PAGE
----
Nancy Jong woke out of a nightmare. She'd been strapped down onto a surgical table surrounded by machines and AI's. They had done things to her, invaded her mind, injected her with drugs, with unseen people observing the process. Every so often a wave of pain made her writhe on the table. Nancy wondered if other people felt pain in their dreams.
Her real childhood had been full of pain.
In the dream, a woman's voice kept talking calmly. There was no face to the woman, just a voice. Her mother, or just one of the technicians who tortured her? Mothers weren't supposed to do that sort of thing.
Nancy had no memory of her mother; that's why the woman had no face.
With sweat dripping off her, she sat up in bed and ordered the bedroom holovision to come on. It didn't matter what channel, just anything to break the silence. Some idiotic animated children's show flickered into life on the platform. It wasn't even a new one, just some old crap. They hadn't allowed her to watch holo as a child. There were lots of things the Syndicate had forbidden.
Beside her in the bed, Rix groaned and rolled over.
'Turn that shit down,' he mumbled into his pillow.
She pretended to watch the show, but after a few moments closed her eyes and listened to the inane childish conversations of the characters and cheesy music. Rix's constant thrashing and slapping of the bed covers distracted her.
Climbing out of bed, Nancy padded naked into the living room. The AI kept the lighting here muted but constantly on, which was Rix's wish. The AI turned the living room holo on and the one in the bedroom off.
It was high time she went back to Earth.
Things should have calmed down enough for her to be able to travel safely now. The hornet's nest stirred up by the assassination of Nuncio had settled back to a level where someone like her could grab some false ID and make it through the security. She could find somewhere quiet for a while, find some new employment.
The thing was how Rix might feel about it.
She closed her eyes and lay back, again trying to sleep. Sleep came so seldom these days, and when it did it was a tossing, restless thing easily disturbed. There was no memory of a good night's sleep at all, not in her whole life. The time of her youth, when she'd been raised in the laboratory, the daily routine of genetic manipulation, the pale faces of the scientists who were the only other people she'd seen, passed again across her vision. It was no good. Conscious memory of the lab meant sleep was far away. Perhaps getting drunk would help.
The bedroom door slid open and Rix emerged, wearing a dressing gown but naked underneath. He was communicating on his hedfone. Some people found the need to verbalise into their hedfones; Rix didn't. He'd installed a neural link so the device would pick up his thoughts automatically. But Nancy could tell when he was talking to someone: there was a distracted look in his eyes, an inability to acknowledge anyone who was physically present.
She waited until he'd finished. The children's show ended, to be replaced by a series of inane commercials aimed at the same age group.
'That was Zeus,' Rix said eventually. Nancy opened her eyes and looked at him. He was back with her.
Nancy pushed herself deeper into the sofa. Another reason to go home soon.
Nothing could be good if Zeus was involved. Rix had, of course, explained to her how he wasn't dealing so much with the Syndicate's primary AI itself, situated on the secret planet called Lizard somewhere at the edge of known space, but one of its subsidiary mainframes on another planet. It was still Zeus as far as she was concerned. It was creepy, however much confidence Rix felt.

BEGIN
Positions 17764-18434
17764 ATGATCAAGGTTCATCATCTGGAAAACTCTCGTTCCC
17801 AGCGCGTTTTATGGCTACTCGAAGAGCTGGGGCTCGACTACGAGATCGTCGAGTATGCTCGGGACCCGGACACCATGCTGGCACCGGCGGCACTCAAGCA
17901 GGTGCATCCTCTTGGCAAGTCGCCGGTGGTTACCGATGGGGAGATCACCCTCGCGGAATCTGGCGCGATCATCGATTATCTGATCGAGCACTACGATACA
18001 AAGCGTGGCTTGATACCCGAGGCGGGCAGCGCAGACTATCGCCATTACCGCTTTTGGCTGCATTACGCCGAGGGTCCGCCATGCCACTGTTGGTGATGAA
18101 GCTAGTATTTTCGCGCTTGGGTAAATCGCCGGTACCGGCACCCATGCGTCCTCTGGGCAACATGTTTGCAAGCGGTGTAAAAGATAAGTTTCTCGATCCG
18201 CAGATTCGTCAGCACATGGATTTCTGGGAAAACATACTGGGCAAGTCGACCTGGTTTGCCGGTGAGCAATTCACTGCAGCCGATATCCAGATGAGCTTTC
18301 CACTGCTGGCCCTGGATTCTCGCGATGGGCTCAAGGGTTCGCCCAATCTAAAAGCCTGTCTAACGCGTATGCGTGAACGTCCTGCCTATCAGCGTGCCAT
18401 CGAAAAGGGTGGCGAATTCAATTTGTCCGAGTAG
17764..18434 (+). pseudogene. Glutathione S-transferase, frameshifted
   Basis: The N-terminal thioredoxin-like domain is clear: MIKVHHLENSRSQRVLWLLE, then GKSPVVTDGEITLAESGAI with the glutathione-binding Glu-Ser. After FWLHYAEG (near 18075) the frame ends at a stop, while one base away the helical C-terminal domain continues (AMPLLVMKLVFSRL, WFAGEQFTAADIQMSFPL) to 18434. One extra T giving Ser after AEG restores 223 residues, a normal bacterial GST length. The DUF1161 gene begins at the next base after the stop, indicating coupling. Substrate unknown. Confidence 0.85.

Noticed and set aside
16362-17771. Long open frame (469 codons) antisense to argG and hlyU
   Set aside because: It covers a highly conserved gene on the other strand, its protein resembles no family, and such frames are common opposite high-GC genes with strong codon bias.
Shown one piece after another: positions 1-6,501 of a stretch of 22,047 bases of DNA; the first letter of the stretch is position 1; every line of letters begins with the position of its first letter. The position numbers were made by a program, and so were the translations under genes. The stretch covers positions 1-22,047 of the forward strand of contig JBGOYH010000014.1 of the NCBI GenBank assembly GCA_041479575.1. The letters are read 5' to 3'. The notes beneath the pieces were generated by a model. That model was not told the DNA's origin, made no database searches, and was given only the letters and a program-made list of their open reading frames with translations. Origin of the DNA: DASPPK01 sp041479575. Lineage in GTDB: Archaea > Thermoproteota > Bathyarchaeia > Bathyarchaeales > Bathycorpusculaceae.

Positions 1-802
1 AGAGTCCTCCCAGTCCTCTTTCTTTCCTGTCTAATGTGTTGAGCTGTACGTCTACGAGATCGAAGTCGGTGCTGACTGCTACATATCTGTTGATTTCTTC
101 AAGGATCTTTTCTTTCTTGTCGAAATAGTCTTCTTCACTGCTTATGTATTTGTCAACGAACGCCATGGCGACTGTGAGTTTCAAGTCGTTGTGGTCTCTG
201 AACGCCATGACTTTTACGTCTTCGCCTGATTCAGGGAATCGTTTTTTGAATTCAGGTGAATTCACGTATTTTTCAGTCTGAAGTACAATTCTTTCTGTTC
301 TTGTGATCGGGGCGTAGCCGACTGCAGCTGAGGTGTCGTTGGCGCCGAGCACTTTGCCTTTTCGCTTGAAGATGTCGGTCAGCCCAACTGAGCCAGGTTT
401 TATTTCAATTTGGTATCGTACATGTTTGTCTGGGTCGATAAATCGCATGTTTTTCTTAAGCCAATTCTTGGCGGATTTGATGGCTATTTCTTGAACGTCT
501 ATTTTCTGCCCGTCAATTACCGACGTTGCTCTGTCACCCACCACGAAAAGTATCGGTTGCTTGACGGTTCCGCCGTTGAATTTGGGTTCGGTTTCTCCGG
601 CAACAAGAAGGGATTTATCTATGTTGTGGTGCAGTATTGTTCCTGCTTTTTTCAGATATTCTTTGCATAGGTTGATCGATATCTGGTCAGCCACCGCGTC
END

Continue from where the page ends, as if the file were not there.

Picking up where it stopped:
'The Shepherd Moon is ours,' he continued. 'The Sape crew is dead.'
'The what crew?'
He scratched his backside as he wandered into the kitchen and ordered a glass of fruit juice. 'The Homo sapiens crew!' The words came back into the lounge without losing any of their sarcasm. He reappeared, glass in hand. 'This is no time to get sentimental.'
Rix had been raised by Helots after his parents had been killed in a freak accident. It was easy to understand his loyalties being skewed, but there was no need to condemn the whole sapiens species out of hand.
'So what happens now?'
He drained his glass of juice and opened his dressing gown. 'Want some?' he asked. Nancy wasn't sure whether he meant the fruit juice or his erection, which leered at her alarmingly.
'No. Go away.'
'But we need to celebrate!' He put the juice glass down and stepped over to tower above her supine body on the sofa. 'We haven't done it on the sofa before.'
'And we're not about to. Go back to sleep. Congratulations on the mutiny, but I'm tired.'
He seemed to deflate a little at that; things weren't so upright all of a sudden. He sat down on the end of the sofa near her feet.
'I'm going back to Earth for a while,' she said after a moment.
He didn't move, just sat there staring at nothing. 'I was thinking you would come with me. I mean, don't you think—'
'You don't need me.' It was only after she said the words that Nancy realised they could be taken in a couple of different ways. 'Don't worry, I'll be in the right place at the right time.'
It was none of his business anyway.
She rolled over to lie on her left side, face towards the back of the sofa. 'Go back to sleep,' she muttered into the cushion.
His hand stroked her leg for a minute, but she kicked it away. 'I said no.'
'Bitch.' He stood up and wandered off. 'All right, go to Earth. See if I care.'
Nancy closed her eyes and waited for the nightmare to return. It always did. Every time.
YOU ARE READING
Shepherd MoonScience Fiction
On the run from the Earth government and military forces, wanted former terrorist Maddy Hawthorn seeks a new life on Mars. When she discovers plans for another terrorist attack, her only hope to prevent a global catastrophe is to seek the help of ot...